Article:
This third national report on the Indigenous primary health care national Key Performance Indicators (nKPIs) data collection presents information on indicators collected over 6 reporting periods between June 2012 and December 2014. Data for this collection are provided to the AIHW 6-monthly by primary health care organisations who receive funding from the Australian Government Department of Health and state and territory health departments to provide services to Aboriginal and Torres Strait Islander people. The number of organisations reporting increased substantially over the 6 reporting periods, from 90 in June 2012 to 233 in December 2014.

The purpose of the nKPIs is to support policy and planning at the national and state/territory level by monitoring progress and highlighting areas for improvement. The nKPIs can also be used to improve the delivery of primary health care services by supporting continuous quality improvement (CQI) activity among service providers.

Information is presented against 21 indicators (and 27 key indicator measures-19 process-of-care measures and 8 health outcomes measures) that focus on maternal and child health, preventative health and chronic disease management.

Processes of care are largely under the control of organisations, so process-of-care measures are used to assess primary health care practices. However, the ability of some organisations to undertake some process-of-care functions can be affected by external factors such as staffing levels, funding constraints or access to shared information.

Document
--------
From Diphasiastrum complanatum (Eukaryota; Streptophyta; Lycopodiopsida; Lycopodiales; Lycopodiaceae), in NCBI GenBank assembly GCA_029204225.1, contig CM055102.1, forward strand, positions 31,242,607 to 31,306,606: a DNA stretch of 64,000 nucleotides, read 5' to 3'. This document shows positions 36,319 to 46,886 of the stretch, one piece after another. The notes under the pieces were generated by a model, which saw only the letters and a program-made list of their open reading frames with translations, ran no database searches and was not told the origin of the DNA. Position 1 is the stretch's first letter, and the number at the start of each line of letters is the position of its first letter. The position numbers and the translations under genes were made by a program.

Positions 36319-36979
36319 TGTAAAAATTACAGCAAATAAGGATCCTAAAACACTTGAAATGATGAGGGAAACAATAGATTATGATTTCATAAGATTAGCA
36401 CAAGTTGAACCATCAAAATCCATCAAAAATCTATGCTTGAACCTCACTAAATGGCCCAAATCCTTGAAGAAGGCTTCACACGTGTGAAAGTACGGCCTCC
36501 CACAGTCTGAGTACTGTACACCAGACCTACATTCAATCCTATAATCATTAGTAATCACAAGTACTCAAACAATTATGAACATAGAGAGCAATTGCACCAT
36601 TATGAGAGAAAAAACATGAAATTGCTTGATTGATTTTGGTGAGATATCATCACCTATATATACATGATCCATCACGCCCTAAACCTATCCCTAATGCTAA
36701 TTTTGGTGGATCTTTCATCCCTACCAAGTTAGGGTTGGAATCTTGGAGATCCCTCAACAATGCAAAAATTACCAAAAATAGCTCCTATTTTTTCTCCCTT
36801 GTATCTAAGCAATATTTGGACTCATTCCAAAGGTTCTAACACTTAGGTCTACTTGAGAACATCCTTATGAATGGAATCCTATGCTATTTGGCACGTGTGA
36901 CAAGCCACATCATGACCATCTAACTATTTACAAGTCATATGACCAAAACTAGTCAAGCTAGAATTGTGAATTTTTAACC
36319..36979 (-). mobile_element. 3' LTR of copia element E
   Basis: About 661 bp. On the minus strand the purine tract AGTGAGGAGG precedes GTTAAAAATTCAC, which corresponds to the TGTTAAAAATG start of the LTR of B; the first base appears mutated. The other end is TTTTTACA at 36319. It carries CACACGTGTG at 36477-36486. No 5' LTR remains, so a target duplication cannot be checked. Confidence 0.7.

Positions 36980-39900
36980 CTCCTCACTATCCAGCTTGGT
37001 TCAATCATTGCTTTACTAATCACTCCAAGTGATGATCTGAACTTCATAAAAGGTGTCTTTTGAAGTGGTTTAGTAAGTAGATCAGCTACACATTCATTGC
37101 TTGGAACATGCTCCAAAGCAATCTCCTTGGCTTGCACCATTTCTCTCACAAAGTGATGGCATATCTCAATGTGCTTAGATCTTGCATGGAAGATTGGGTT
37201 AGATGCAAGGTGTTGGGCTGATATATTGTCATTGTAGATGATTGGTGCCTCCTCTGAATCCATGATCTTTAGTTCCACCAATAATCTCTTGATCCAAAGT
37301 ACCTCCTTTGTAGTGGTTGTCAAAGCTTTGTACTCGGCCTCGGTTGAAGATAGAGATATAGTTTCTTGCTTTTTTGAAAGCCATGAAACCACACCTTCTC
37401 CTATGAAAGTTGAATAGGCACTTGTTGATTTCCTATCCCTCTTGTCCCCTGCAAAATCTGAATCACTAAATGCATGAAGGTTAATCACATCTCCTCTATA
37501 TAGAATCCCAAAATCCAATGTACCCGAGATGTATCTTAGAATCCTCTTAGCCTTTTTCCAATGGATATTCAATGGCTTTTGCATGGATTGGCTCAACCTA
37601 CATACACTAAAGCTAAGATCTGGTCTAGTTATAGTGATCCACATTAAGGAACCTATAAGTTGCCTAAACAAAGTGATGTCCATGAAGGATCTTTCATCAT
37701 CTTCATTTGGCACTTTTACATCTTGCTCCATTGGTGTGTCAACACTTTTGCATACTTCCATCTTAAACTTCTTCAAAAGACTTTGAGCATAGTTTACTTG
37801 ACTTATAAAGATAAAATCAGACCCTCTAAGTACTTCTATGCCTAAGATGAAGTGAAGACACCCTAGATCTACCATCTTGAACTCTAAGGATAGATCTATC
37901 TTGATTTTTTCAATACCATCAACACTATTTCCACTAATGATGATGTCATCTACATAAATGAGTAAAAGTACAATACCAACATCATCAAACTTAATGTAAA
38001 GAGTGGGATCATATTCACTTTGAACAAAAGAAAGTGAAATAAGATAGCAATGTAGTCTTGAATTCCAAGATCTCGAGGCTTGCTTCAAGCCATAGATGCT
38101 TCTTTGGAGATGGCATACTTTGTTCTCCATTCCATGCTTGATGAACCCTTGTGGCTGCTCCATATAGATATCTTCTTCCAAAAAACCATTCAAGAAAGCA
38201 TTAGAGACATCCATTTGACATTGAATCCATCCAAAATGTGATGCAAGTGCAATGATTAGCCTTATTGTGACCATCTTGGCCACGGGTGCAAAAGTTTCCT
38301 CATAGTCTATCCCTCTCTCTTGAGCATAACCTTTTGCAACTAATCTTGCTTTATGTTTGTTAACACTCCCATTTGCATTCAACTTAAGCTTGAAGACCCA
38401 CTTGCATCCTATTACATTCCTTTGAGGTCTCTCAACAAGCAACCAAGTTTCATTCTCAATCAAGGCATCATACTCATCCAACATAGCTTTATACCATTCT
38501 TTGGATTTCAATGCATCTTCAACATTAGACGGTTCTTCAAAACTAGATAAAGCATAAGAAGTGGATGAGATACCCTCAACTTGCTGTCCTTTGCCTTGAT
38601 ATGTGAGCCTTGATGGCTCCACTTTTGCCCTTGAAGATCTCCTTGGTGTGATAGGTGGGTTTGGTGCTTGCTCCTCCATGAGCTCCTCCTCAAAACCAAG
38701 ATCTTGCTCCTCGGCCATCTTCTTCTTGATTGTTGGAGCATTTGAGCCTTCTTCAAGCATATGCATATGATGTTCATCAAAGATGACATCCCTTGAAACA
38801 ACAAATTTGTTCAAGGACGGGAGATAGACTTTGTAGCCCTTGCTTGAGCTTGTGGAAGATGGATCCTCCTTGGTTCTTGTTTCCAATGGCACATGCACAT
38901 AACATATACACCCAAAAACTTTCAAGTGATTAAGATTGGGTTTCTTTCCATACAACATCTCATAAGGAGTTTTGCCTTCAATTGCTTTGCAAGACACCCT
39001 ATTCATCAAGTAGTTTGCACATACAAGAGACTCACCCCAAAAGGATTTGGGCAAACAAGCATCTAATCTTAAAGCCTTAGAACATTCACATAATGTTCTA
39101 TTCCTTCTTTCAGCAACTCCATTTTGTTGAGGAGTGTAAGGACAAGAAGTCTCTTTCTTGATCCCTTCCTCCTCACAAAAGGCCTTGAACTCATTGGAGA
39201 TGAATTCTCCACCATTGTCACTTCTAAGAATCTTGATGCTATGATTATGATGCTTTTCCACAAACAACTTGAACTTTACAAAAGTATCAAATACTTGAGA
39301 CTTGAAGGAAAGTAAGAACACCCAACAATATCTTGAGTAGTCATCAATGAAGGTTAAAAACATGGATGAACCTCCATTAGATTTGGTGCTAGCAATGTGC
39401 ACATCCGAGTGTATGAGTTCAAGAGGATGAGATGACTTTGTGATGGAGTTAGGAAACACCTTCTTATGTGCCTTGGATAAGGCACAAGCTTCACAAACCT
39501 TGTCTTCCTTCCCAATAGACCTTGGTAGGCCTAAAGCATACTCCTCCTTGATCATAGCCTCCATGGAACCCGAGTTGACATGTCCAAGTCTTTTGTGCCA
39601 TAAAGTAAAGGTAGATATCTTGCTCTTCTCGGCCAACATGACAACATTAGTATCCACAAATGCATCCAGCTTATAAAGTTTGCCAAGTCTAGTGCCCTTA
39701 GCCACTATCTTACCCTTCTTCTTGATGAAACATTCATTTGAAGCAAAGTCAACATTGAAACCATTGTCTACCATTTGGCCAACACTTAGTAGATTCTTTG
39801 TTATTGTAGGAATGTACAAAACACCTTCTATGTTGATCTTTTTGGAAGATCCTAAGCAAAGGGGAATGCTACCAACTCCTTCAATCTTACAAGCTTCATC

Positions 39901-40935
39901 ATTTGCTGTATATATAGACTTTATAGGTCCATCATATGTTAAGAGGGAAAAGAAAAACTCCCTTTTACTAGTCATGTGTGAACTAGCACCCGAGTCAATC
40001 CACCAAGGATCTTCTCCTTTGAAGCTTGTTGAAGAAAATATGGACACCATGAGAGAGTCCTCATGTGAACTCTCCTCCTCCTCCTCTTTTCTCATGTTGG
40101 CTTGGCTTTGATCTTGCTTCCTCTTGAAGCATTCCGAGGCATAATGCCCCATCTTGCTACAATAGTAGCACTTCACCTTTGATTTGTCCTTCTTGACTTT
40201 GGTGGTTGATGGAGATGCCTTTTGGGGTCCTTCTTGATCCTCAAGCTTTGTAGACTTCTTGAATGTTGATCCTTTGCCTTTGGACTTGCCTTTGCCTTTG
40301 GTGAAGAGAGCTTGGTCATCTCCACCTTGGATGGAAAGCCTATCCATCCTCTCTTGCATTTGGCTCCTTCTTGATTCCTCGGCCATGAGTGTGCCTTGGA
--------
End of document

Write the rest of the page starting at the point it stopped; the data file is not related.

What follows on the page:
Many of the wide range of factors influencing health outcomes, on the other hand, are beyond the immediate control of primary health care organisations.

Improvements were seen in 17 of the 19 process-of-care measures ( Table S1). Organisations in Western Australia in particular showed improvements against most process-of-care indicators, as did those in Very remote areas.

Improvements were also seen in 3 of the 8 health outcomes measures (note that trend data were available for only 5 of the 8 health outcome measures):

  • smoking status results-the proportion of current smokers declined from 54% in June 2013 to 52% in December 2014
  • health of clients with type 2 diabetes-those who had an HbA1c (glycosylated haemoglobin) result of ≤7% in the previous 6 months rose from 32% in June 2012 to 35% in December 2014. (An HbA1c result of ≤7% is the optimum target encouraged by Diabetes Australia to ensure good glycaemic control and reduce the incidence of diabetes-related illness.)
  • blood pressure result for clients with type 2 diabetes-the proportion who had a blood pressure result of ≤130/80 mmHg increased from 40% in June 2012 to 44% in December 2014.

A group of organisations that were followed up through 4 reporting periods show significant improvements for many process-of-care indicators. For example, on average, every 6 months 'Smoking status recorded' increased by 5.8 percentage points, 'MBS health assessments-adults aged 25 and over' increased by 2.7 percentage points and 'General Practitioner Management Plan-clients with type 2 diabetes' increased by 2.5 percentage points.